Managing Director for GaffneyCline, a consulting firm with offices in Houston, Buenos Aires, London, Moscow, Singapore and Sydney, Florent Rousset specializes in advising oil and gas companies and government entities on commercial and fiscal matters.
Leaders League. Walk us through your organization’s approach to oil & gas vis-à-vis renewables
Florent Rousset. GaffneyCline is a global energy consultancy offering technical, commercial, and strategic advice to the oil and gas industry. We help energy companies and governments navigate complex scenarios. The energy transition, in which the world demands both more energy and cleaner energy, is one of the most complex scenarios that our industry faces.
In order to best serve our clients, we have developed expertise in the economically attractive technologies and the practical sets of policies that can be implemented to reduce emissions of greenhouse gases (GHG). Many of the oil & gas operators and hydrocarbon-producing countries that GaffneyCline works with are committed to adapt to an increasingly carbon-constrained world.
How has the Covid-19 crisis affected GaffneyCline?
The Covid-19 crisis may have long-term impacts on the energy industry. Our clients are focused today on two very real demands: improving existing operations and accelerating the energy transition and carbon reduction progress. We are adjusting the way we work with clients to meet these new, pressing demands.
How can having experience in oil and gas specifically benefit the renewables sector?
Renewables are one area of a larger category that I would call alternative energy. Investments in renewable energy must be augmented by other clean energy sources and vectors – for instance hydrogen - in order to meet the anticipate increases in demand. We have found that many of the skills our teams have honed over decades working in the oil and gas industry are very relevant when it comes to advising on reducing GHG emissions.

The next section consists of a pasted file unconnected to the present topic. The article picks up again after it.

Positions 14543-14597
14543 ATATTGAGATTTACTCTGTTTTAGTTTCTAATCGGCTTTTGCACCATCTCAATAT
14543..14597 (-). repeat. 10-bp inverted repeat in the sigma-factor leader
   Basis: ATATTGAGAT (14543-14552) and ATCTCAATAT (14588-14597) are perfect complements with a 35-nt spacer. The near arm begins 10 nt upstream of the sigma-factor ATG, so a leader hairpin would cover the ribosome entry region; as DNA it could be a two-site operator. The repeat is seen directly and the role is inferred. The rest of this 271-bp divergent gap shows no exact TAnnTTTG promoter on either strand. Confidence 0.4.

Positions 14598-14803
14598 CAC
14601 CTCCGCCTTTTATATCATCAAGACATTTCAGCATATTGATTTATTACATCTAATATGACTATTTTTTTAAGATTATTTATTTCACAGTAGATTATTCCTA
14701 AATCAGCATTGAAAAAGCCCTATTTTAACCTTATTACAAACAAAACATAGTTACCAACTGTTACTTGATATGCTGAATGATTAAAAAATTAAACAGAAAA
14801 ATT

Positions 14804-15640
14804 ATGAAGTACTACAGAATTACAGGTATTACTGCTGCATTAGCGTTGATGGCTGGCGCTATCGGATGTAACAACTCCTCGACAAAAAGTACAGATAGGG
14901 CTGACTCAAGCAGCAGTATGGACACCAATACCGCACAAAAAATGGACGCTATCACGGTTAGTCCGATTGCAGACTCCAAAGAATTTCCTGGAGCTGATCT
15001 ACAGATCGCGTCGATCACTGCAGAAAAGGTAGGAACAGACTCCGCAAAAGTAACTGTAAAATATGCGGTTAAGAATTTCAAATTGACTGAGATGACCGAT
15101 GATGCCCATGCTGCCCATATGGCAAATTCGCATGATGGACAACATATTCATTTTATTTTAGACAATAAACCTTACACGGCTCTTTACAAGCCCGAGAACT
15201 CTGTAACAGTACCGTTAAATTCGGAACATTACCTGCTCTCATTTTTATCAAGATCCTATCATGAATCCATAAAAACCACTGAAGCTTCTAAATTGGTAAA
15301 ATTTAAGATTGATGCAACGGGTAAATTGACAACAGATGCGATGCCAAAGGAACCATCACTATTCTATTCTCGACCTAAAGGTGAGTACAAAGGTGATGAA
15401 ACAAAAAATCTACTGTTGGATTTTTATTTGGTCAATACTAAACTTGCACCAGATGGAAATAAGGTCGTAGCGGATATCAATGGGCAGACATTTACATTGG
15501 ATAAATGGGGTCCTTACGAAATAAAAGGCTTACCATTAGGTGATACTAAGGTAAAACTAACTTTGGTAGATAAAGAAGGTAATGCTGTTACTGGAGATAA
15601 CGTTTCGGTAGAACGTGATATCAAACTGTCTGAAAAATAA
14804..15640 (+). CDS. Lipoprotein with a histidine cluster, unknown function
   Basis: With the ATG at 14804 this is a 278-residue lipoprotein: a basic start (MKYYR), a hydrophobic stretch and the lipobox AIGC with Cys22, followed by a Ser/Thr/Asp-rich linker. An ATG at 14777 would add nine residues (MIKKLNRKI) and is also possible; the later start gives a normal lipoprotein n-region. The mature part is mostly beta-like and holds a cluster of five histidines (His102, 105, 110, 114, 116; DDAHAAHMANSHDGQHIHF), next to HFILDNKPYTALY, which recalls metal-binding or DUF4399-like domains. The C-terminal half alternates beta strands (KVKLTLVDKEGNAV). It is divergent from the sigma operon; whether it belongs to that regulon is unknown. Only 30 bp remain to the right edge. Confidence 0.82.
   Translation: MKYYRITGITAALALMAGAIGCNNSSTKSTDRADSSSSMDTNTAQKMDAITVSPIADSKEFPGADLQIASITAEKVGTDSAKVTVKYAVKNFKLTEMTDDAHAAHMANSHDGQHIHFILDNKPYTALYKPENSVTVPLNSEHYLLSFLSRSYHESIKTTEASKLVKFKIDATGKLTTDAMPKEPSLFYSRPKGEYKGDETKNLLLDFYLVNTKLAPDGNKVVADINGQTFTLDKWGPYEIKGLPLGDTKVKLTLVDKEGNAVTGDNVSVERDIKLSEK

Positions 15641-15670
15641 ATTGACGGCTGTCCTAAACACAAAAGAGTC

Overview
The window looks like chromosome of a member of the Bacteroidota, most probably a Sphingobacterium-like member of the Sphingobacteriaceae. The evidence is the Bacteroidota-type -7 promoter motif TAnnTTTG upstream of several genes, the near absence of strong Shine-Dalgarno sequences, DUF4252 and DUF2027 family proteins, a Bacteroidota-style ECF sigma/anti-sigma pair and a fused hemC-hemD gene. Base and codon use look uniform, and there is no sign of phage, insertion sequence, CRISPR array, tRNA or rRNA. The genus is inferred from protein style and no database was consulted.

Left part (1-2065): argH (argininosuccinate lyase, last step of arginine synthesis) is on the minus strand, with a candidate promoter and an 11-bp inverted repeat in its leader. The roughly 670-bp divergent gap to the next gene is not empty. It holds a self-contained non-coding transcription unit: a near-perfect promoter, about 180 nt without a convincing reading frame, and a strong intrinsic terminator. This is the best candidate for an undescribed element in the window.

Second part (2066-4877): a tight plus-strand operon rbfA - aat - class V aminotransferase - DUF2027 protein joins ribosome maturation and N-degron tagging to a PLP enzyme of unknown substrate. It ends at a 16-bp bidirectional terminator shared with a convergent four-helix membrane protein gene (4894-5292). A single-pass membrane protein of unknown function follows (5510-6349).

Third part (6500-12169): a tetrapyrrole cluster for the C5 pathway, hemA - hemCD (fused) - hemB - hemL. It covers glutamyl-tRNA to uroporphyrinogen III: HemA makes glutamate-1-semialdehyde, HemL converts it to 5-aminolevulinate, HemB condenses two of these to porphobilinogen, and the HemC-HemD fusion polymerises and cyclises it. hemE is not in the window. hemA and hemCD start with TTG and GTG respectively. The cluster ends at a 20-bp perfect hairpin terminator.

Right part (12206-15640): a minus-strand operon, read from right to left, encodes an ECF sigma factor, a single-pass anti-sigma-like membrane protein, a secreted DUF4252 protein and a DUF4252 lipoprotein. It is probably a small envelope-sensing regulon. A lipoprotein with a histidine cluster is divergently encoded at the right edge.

"Oil and gas professionals specializing in facilities and operations are ideally placed to advise on opportunities to replace diesel power generation on onshore and offshore fields with renewables"
For instance, oil and gas professionals specializing in facilities and operations are ideally placed to advise on opportunities to replace diesel power generation on onshore and offshore fields with renewables (typically wind and solar) coupled with adequate battery storage. They understand what it takes to make this deployment of renewable energy safe and reliable.
Likewise, upstream experts in geoscience, reservoir engineering and petrophysics possess skills that are essential to the deployment at scale of carbon capture, use and storage (CCUS), which is identified as one of the key technologies to meeting our climate targets. They have a unique understanding of the earth’s subsurface allowing them to design ways to inject and safely sequester CO2 in underground formations to reduce emissions and meet carbon reduction goals. There are many other similar examples, including evaluating underground energy storage, hydrogen production and geothermal applications.
Do you believe the current crisis is compelling people in the O&G sector to consider the environmental transition and working in the renewables sector?
The growth in the renewables sector, at a time of contraction in the oil and sector, has indeed created new employment opportunities for which upstream professionals are highly qualified. In some cases, upskilling and reskilling in core oil and gas talent will make sense. However, alternative energy goes beyond renewables and leverages existing skills that many within the oil and gas sector hold.
GaffneyCline holds expertise in a CCUS, this technology that captures and either uses or stores CO2 to remove these emissions from the atmosphere. CCUS requires an understanding of the subsurface, and understanding of upstream oil and gas operations and power generation, and an understanding of the complex processes required to capture, store and use the resulting CO2. Enabling large-scale CCUS projects and lowering the price of CCUS at-scale are critical to reducing carbon emissions across the energy industry. I’d argue that talent should think about their role in fulfilling these needs.
There is also widespread consensus that significant upstream investments will continue to be required to meet the world’s growing energy demand. This is especially true for natural gas, which can offer a lower carbon footprint than oil. Access to affordable energy is fundamental to achieving the United Nation’s Sustainable Development Goals. While the current industry dynamics are complex and some companies will scale down their upstream portfolio, there will be others who will take this opportunity to expand.
Looking ahead, the active engagement of the O&G industry is critical for the transformation of the energy sector to take place with minimal disruption and at the lowest cost.